Irish economy to grow at fastest rate in Europe, says EU

Commission predicts GDP to grow by 6% this year and by 4.5% in 2016

GDP growth will slow to 3.5 per cent in 2017, according to the European Commission

GDP growth will slow to 3.5 per cent in 2017, according to the European Commission

 

Ireland’s economy is set to grow by 6 per cent this year, the fastest rate in the European Union, according to the European Commission. In its Winter Economic Forecast published this morning, the European Commission predicts that gross domestic product (GDP) will grow by 4.5 per cent in 2016 before slowing to 3.5 per cent in 2017. The estimates are a significant increase from figures published in May by the Commission. Then, the Commission predicted growth of 3.6 per cent for this year and 3.5 per cent in 2016.

However the Commission warned that the figures “should be read with some caution given their typical volatility.”

In its analysis of the Irish economy the Commission welcomes the fact that the strong recovery, which was initially driven by net exports, “is now firmly based on domestic demand across economic sectors.” It also notes that growth is being driven, not just by foreign multinationals, but by Irish sme’s which are exporting more due to the weak euro and improved access to finance

However, it warns of potential strains on housing and infrastructure as the country moves into a position of positive net migration.

The European Commission also notes that its analysis is based on Britain staying within the European Union. Asked if there were concerns about the possible impact of a British exit from the EU on the Irish economy, EU economics commissioner Pierre Moscovici said he did not engage in “what-ifs,” adding: “We all expect and want the United Kingdom to stay in the European Union.”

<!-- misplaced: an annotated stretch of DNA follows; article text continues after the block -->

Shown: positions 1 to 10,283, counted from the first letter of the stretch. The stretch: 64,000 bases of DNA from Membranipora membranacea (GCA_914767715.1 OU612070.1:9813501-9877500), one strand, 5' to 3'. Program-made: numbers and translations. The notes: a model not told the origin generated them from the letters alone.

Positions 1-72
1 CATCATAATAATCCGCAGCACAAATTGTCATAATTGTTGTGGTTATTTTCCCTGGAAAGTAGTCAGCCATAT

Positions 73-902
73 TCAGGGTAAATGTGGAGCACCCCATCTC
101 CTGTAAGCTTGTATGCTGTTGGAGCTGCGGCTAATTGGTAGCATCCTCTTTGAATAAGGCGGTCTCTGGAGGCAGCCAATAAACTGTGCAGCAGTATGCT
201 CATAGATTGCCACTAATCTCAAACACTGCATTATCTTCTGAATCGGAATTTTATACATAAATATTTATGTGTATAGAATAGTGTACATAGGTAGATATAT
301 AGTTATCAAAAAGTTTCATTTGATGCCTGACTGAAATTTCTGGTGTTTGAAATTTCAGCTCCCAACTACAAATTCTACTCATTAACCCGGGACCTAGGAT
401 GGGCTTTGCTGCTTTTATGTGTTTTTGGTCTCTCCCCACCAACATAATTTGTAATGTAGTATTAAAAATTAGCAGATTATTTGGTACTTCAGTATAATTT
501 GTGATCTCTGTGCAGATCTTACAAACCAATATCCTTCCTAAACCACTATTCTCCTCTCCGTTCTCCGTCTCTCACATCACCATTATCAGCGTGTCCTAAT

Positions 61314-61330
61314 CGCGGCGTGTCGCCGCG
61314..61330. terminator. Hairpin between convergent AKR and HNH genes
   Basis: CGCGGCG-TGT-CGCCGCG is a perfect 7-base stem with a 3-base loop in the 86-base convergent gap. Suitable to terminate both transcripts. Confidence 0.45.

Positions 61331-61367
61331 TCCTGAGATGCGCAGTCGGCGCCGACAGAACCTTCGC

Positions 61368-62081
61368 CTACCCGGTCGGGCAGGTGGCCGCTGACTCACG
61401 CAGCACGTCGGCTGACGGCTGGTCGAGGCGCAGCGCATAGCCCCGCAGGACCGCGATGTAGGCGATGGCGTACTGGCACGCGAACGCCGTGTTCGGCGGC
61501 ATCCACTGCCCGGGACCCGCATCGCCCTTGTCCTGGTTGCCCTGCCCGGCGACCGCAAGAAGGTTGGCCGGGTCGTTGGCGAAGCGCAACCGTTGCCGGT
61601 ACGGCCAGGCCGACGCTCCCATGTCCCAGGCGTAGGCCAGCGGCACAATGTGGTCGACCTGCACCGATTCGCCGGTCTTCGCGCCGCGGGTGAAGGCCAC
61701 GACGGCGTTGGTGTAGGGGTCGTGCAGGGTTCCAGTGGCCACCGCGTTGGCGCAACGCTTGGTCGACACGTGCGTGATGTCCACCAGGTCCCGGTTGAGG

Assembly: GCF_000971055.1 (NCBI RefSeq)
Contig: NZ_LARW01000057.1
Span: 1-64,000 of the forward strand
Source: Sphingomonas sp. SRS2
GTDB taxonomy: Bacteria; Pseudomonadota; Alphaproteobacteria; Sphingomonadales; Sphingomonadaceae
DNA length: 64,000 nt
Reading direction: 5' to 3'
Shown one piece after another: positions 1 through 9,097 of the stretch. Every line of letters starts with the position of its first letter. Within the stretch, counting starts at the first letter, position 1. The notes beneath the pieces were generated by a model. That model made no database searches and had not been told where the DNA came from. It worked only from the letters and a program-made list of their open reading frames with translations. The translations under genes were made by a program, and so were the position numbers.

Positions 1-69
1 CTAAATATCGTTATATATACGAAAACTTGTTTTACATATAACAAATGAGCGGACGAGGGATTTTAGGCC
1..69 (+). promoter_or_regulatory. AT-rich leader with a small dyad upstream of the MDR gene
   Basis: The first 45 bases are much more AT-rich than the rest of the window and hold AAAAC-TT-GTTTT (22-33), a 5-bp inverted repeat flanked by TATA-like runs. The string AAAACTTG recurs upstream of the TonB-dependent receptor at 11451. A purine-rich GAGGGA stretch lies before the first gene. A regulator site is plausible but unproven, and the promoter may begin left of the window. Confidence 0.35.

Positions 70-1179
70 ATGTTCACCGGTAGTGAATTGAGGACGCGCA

The report comes as the ESRI has warned that a British withdrawal from the EU could cost Ireland billions of euros.

In its Winter Economic Forecast, the European Commission says that Ireland’s unemployment rate this will year will be 9.5 per cent, slightly lower than the rate of 9.6 per cent estimated six months ago. Unemployment will fall to 8.7 per cent next year before reaching 7.9 per cent in 2017.

Overall the European Commission cuts its growth targets for the euro area for next year due to the slowdown in China and other non-European economies, and a weaker euro. GDP in the euro area will grow by 1.8 per cent next year, down from 1.9 per cent predicted in May.

Speaking in Brussels, EU economics commissioner Pierre Moscovici said that while this was the third year of consecutive growth for the European Union, the upswing would be “more muted” next year. “The risks to growth include the deterioration in the external environment and the international geostrategic situation,” he said.

Annual inflation is expected to be just 0.1 per cent in the euro area this year and 0 per cent for the EU as a whole. This should rise to 1 per cent and 1.1 per cent respectively next year. Commissioner Mosovici said that while the steep fall in oil and other commodity prices drove inflation into negative territory in the euro area in September , this masks the fact that wage growth and higher private consumption are increasing pressure on prices.

The European Commission’s regular economic forecasts are published three times a year.

While the Commission is due to present its verdict on the budgets of EU member states by November 23rd, Commissioner Moscovici said he would not comment on the issue today. He also said that no decision has been made on whether EU countries would be allowed extra budget leeway to take account of the costs of the migrant crisis. Ireland has supported a call from a number of countries including Austria and Italy for greater budget leeway to reflect the costs of the refugee crisis.

Under EU fiscal rules introduced in the wake of the euro zone crisis, all euro zone countries must submit their budgets to the European Commission for scrutiny by October 15th each year.